This step can be handled traditionally, fully digitized manner or anywhere in between.
Many countries now readily recognize electronic signatures as valid and contractually binding.
A very famous platform is DocuSign allowing companies to digitize their contract execution process. In this manner, you can define a contract execution workflow and let the platform seek the needed signatures.
Having used electronic signature platforms for a long time, we consider that they must be a staple tool in any legal department operation, companies and firms.
The other way the execution process can be handled is through traditional means.
One party will print and sign the contracts in ink and mail them to the counterparty for signature. This process will take much longer to complete and you may lose your documents in transit! That’s how things were done for a long time and are still done in some parts of the world.
Nonetheless, some countries in Europe and Latin Americas require a contract to be formalized through original ink signatures.
So make sure you understand the legal requirements of the country in which you are signing so your contract can acquire a legally binding effect.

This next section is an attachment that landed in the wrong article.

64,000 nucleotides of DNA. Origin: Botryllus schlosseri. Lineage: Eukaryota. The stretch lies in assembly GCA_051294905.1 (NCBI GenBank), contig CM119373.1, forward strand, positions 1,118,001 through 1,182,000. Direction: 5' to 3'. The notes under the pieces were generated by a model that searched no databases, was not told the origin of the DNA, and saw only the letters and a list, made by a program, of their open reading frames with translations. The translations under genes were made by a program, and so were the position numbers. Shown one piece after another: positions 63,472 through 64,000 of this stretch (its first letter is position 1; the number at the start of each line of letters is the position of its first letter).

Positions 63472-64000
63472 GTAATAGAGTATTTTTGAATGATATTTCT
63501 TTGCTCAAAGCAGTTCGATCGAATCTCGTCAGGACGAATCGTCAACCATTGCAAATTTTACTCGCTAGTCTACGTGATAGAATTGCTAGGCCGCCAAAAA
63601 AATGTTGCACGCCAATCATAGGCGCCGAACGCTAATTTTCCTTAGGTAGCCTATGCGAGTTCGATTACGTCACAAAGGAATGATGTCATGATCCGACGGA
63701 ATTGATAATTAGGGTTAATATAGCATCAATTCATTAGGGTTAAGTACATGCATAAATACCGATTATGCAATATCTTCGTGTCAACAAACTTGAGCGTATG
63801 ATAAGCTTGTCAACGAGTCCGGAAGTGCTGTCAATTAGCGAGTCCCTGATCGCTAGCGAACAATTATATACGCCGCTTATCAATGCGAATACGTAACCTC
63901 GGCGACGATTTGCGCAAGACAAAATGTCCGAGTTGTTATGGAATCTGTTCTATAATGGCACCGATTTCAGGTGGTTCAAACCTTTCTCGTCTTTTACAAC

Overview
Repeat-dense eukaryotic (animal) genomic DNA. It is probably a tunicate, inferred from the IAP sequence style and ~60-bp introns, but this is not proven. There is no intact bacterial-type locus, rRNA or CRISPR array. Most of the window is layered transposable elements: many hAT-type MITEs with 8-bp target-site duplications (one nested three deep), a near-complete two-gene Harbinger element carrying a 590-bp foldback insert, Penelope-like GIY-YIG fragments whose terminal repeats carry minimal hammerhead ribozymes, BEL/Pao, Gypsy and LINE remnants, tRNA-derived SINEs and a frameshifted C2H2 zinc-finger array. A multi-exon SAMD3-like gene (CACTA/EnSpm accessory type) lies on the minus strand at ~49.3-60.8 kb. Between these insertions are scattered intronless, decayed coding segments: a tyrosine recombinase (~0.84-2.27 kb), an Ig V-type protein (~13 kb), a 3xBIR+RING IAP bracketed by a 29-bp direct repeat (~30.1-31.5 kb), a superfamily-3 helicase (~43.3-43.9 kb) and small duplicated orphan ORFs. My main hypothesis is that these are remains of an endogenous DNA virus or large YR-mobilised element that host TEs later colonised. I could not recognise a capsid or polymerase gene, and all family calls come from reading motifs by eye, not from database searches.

6- Contract performance
After you’ve signed your contract, it’s time for real business to be done, we are now in the contract performance step of your contract lifecycle management process.
You’ve gone through an entire negotiation cycle with your client and now it’s time to deliver on your obligations and in return expect your client to deliver on its obligations.
Tracking the life of a contract is important to ensure you are offering your services in compliance with the terms of your contract and applicable laws.
The goal is for your company to deliver on its contractual obligations but not leave money on the table by failing to claim it’s entitlements or giving more than was negotiated. Your company will need to find the right balance.
In the course of the execution of your contractual obligations, you can go through amendments, addendums, revisions or any other form of modification.
This is both healthy and normal.
If you handled your contract lifecycle management steps properly, you’ll have a good understanding of your contract without having to read the whole thing over and over again every time there is a modification needed.
You should have a term sheet where you track the main obligations of your contract and all the applicable amendments.